In Japan, breast cancer is the most prevalent malignancy affecting women (Foundation for Promotion of Cancer Research, 2015). Nurses must understand the impact of chemotherapy for breast cancer on patients’ lives. This article presents the results of a qualitative study conducted by the authors to explore the experiences of patients with breast cancer who had received chemotherapy to understand how they perceived the impact of the treatment on their daily lives.
This qualitative study used a grounded theory approach to explore the experiences of patients with breast cancer undergoing chemotherapy. In this study, the grounded theory approach focused on social processes and generated a theory grounded in the reality of the participants’ daily life experiences (Strauss & Corbin, 1990). Purposive sampling was conducted, followed by theoretical sampling based on the findings. Data analysis and further data collection were conducted simultaneously until no new themes emerged.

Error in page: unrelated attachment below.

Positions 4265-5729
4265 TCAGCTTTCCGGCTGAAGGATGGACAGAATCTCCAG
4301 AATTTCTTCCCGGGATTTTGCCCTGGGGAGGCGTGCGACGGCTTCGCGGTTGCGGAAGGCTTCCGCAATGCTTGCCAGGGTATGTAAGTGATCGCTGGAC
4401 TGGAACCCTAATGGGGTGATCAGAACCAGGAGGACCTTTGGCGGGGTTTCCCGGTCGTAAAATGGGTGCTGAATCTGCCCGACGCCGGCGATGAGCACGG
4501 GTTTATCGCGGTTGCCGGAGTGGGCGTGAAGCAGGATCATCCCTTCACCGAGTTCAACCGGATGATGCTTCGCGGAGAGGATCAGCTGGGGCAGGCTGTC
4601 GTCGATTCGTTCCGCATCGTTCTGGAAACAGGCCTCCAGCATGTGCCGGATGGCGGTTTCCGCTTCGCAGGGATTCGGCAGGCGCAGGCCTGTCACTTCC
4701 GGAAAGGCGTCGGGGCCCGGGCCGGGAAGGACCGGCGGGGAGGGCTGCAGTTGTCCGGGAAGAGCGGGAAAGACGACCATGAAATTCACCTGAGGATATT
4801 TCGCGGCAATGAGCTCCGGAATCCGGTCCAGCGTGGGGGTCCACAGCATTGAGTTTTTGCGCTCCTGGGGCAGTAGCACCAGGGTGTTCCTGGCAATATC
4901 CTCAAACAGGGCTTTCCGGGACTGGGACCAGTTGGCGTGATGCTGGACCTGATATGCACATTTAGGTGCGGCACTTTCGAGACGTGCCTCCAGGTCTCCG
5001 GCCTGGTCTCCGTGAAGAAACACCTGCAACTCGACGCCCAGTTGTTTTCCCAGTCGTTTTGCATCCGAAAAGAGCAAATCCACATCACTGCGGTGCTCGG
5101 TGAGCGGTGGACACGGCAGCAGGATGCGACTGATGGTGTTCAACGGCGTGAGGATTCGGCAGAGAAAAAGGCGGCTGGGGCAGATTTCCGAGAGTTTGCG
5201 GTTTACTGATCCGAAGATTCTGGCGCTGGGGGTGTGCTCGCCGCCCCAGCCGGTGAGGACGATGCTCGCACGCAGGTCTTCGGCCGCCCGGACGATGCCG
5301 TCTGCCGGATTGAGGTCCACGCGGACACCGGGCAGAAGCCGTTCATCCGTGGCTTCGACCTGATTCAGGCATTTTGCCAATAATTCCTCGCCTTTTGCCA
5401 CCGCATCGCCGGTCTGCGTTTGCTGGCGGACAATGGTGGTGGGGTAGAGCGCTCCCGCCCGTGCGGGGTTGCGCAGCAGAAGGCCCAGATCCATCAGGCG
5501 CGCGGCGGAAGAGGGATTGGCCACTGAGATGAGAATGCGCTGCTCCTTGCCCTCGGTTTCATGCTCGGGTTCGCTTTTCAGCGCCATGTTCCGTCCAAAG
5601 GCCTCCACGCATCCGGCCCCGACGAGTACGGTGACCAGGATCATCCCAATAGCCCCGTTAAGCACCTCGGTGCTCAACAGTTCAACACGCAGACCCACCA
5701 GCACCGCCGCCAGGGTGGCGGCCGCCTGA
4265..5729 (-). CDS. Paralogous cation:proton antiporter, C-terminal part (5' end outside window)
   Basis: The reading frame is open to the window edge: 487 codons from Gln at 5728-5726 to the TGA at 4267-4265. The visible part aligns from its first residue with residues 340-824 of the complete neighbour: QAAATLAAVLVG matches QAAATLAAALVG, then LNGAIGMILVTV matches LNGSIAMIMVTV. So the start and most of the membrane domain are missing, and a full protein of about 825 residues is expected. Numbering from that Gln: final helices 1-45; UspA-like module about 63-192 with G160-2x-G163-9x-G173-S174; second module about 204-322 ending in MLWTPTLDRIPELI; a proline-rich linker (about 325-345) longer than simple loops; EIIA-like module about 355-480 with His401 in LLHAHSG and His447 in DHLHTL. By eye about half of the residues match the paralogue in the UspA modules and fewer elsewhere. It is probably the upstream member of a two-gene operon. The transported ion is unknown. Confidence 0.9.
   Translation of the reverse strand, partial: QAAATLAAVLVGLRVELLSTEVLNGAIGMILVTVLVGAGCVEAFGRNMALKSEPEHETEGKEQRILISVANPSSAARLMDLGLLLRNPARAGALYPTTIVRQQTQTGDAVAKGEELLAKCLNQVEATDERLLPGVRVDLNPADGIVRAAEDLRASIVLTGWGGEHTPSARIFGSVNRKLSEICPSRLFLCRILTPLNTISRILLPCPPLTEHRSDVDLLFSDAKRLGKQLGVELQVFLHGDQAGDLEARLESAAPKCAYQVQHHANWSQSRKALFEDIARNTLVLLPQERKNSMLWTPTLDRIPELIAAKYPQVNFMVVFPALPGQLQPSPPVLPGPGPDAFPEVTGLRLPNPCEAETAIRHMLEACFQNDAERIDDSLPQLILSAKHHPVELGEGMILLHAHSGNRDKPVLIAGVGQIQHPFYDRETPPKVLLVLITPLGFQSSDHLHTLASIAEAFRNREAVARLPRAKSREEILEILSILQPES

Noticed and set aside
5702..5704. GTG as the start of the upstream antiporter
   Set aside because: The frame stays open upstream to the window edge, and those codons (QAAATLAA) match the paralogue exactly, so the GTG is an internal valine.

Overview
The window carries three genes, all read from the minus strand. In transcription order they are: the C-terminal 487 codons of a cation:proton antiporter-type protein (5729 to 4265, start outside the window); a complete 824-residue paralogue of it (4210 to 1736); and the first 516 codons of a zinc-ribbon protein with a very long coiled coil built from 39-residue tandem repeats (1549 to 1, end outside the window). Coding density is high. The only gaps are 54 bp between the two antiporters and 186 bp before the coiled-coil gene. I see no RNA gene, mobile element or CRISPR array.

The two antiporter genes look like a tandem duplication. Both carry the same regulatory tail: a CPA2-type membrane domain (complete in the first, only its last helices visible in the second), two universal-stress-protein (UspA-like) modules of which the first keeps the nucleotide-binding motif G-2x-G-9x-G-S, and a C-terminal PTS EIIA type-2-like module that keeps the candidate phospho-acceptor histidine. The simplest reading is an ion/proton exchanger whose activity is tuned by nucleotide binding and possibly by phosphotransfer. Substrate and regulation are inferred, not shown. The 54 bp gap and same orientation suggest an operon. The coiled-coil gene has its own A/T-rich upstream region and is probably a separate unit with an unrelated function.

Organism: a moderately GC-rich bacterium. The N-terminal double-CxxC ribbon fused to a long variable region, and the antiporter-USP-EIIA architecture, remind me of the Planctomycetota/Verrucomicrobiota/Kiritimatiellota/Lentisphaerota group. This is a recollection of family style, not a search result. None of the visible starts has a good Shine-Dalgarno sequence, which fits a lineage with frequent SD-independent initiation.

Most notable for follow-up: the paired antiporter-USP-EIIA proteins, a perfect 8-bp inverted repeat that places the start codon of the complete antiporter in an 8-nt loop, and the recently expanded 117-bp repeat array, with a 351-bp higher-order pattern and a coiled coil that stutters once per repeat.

Participants were recruited from a list of outpatients with breast cancer who had undergone chemotherapy at breast or oncology center clinics at St. Luke’s International Hospital in Tokyo, Japan. The inclusion criteria were (a) diagnosis of breast cancer, (b) having received more than one cycle of chemotherapy to treat breast cancer, and (c) medical and psychological suitability for interview, confirmed by the physician. Exclusion criteria were (a) initial diagnosis of advanced cancer, (b) the need for treatment of cognitive impairment as determined by a physician, and (c) significant physical or psychological discomfort. To ensure voluntary participation, outpatient nurses explained the study to eligible women and asked whether they wished to receive additional information. Those who were interested in the study met with one of the authors on a date (the day of recruitment or next appointment) set with the outpatient nurse and received oral and written explanations of the purpose of the research and a description of the procedure.